City of Houston

Turner Warns Of Layoffs If Pension Plan Is Not Approved

The Mayor says “hundreds” of police officers and firefighters would be impacted.

Several City Council Members, as well as the chief for HPD and HFD –Art Acevedo and Samuel Peña, respectively— accompanied Mayor Sylvester Turner during the press conference where he talked about potential negative effects of not getting the City’s pension system reformed in 2017 by the Texas Legislature.
Several City Council Members, as well as the chief for HPD and HFD –Art Acevedo and Samuel Peña, respectively— accompanied Mayor Sylvester Turner during the press conference where he talked about potential negative effects of not getting the City’s pension system reformed in 2017 by the Texas Legislature.

Houston Mayor Sylvester Turner is warning the City might have to lay off between 1,700 and 2,200 employees if the Texas Legislature doesn’t approve the reform of the City’s pension system this year and those layoffs could have a negative effect on public safety.

During the customary press conference held after the Wednesday City Council meeting, Turner noted that if the pension reform bill fails in Austin the Houston Police and Fire Departments will feel the pain because the City would face a deficit of approximately 240 million dollars for the Fiscal Year 2018 budget.

“We are probably talking about laying-off a few hundred more of the police officers, certainly talking about laying off, yeah, several hundred firefighters and you are talking about laying off a lot of municipal workers,” the Mayor said.

Ray Hunt, president of the Police Officers Union, criticized State Senator Paul Bettencourt, who is trying to add other requirements to the pension deal.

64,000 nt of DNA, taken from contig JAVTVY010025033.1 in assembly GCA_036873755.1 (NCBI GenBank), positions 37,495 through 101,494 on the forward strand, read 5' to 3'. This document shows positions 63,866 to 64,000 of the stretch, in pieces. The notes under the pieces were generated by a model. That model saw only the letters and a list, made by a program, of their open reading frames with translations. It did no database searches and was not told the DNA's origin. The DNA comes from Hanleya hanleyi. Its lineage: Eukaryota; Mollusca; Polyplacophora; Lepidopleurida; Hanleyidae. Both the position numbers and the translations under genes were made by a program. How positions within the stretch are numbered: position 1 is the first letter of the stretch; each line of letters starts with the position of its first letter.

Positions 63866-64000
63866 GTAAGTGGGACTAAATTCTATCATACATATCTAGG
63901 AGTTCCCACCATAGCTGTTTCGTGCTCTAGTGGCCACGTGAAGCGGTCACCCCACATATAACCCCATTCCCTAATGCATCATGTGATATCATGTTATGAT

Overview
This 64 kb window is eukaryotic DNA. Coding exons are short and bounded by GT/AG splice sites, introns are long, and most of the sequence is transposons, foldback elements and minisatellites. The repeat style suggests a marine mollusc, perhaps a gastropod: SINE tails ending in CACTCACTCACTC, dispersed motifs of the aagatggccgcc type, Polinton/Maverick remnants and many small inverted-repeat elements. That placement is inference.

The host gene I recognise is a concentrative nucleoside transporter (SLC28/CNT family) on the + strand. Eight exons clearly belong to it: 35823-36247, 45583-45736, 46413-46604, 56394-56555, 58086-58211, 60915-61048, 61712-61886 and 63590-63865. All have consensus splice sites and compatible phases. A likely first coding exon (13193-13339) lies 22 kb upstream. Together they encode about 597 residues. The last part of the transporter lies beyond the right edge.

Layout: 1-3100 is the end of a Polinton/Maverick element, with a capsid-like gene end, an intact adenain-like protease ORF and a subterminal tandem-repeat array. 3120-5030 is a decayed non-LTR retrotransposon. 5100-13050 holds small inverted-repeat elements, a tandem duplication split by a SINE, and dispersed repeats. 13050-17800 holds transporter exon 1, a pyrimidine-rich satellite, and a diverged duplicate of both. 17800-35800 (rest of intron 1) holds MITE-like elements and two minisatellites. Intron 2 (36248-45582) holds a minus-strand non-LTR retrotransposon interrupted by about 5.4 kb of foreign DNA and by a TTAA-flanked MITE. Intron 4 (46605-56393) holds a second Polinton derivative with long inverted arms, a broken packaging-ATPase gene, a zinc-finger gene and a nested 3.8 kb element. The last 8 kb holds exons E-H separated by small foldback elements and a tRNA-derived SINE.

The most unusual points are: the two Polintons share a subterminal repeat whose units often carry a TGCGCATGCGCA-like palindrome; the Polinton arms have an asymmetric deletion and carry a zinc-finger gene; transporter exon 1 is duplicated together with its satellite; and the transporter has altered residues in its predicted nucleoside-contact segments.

“We cannot handle massive layoffs and when this city is jeopardized, when our officers’ safety is jeopardized and when the citizens are jeopardized,” Blunt stated at the press conference “I’m gonna lay it right at the feet of Paul Bettencourt if he continues to gum up this process.”

Bettencourt told Houston Public Media he feels both surprised and saddened that the amendment he is proposing –which has to do to with retirement benefits for new hires— is causing such a reaction from City Hall.

Specifically, Bettencourt supports defined contribution plans for new hires.

Those plans mean the City and the worker put money in a pension account that fluctuates with the market, similar to how 401(k) plans work.

Bettencourt argues that, without defined contribution plans, public retirement systems make the debt of entities like the City of Houston unsustainable and also increase property taxes.

Out of the three City’s pension funds, the one for the City’s firefighters –the other two are the ones that represent police officers and municipal workers— is the only that doesn’t agree with the reform the City has proposed and sent to the Legislature.

In a statement distributed on Wednesday, they insist the Mayor’s plan reduces the firefighters’ benefits excessively and unfairly because they have the best funded retirement system and are being asked to go along with ceding benefits that represent “40 percent” of the cuts the plan entails although “the city’s liability to our system is only 18 percent of Houston’s total.”

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